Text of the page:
(with an Appendix)
Two quotations: "Agnes Martin's channels of nuance, stretched on a rack of linear tensions which 'destroy the rectangle' are the legendary examples of an unrepetitive use of a repetitive medium." 1. Thus Lucy Lippard. Robert Pincus-Witten: "Eva Hesse's drawing during 1966‐ 68 emphasized modular and grid arrangements alluding, in this way, to the high regard in which Agnes Martin was held." 2. Martin's reputation is clearly stated here, both her status as legend and the interest of other artists. She ceased to paint in 1967 which did nothing to diminish her high if narrowly based reputation. An exhibition  at the Institute of Contemporary Art, University of Pennsylvania, Philadelphia (which will travel, slightly augmented, to the Pasadena Art Museum), is the first opportunity to see Martin's work extensively, beyond the scale of one-man shows which are restricted in time as well as in size.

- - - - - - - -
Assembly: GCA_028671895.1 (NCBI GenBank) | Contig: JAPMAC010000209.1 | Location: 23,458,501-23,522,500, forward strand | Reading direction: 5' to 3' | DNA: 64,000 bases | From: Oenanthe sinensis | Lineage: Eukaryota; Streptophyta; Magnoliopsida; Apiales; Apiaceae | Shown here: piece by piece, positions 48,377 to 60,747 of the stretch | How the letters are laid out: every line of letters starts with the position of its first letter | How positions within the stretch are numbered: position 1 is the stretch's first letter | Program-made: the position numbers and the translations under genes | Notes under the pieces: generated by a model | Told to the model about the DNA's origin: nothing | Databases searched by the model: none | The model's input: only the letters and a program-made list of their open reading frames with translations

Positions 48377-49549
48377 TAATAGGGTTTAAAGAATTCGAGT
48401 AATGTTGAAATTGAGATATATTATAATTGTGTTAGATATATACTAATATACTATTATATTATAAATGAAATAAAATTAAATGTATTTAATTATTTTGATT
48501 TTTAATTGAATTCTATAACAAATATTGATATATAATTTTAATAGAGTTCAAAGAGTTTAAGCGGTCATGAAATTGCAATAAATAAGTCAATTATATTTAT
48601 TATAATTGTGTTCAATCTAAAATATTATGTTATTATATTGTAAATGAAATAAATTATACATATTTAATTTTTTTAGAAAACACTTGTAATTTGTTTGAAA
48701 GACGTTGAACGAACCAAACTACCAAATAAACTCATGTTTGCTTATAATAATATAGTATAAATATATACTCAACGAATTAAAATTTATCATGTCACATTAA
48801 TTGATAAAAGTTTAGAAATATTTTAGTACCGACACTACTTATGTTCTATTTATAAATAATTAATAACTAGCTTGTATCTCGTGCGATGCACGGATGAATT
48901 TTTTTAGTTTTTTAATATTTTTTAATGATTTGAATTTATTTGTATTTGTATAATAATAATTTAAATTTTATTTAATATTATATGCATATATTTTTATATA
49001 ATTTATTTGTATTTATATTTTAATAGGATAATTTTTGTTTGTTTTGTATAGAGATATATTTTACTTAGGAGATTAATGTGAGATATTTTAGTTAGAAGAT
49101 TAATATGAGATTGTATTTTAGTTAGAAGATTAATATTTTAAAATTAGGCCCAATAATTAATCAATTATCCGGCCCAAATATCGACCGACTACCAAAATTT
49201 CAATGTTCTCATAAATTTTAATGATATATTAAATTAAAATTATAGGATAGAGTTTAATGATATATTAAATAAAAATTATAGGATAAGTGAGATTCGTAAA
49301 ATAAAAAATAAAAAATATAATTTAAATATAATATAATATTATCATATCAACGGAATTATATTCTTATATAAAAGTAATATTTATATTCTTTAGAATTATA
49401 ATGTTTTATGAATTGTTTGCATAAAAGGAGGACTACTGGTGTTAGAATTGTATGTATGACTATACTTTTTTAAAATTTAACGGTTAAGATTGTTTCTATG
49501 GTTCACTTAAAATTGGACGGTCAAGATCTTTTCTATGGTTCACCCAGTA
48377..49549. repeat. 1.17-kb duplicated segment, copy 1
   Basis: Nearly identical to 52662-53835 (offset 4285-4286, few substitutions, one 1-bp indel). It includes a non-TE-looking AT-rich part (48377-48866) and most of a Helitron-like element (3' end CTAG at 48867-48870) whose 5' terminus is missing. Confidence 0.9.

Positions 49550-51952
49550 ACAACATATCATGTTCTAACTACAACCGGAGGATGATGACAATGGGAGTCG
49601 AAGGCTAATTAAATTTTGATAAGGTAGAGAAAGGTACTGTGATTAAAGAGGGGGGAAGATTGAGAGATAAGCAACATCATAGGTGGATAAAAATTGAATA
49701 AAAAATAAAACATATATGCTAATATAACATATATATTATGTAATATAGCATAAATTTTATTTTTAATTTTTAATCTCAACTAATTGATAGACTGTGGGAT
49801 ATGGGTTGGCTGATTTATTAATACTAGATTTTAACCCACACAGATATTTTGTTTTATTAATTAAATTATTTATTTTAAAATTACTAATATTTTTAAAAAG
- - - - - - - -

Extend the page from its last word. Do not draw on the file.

The developmental changes within the uniform fields set up by Martin's grids are clear as never before. The first grids, of 1959-62, are marked by a tough, laconic handling of lines and points, often on bare brown canvas. The paintings of 1963-65 reveal an enrichment of color and a smoothing of the surface, as in Orange Grove and Falling Blue, an extension of range, but with no diminution of Martin's initial rigor. In the paintings of 1966-67 the surface is harder and the grids sharper, coinciding with a move from oil to acrylic paint. This eight‐ year progress is approximately from rough to rich to systematic, though the systems are there from the beginning and the touch is direct to the end. There is avowed variation in the earlier pieces, different emphases on the dots and dashes, as in Starlight, 1962, for example. In later paintings, such as The Cliff, 1966, regularity is maintained more strictly,____________________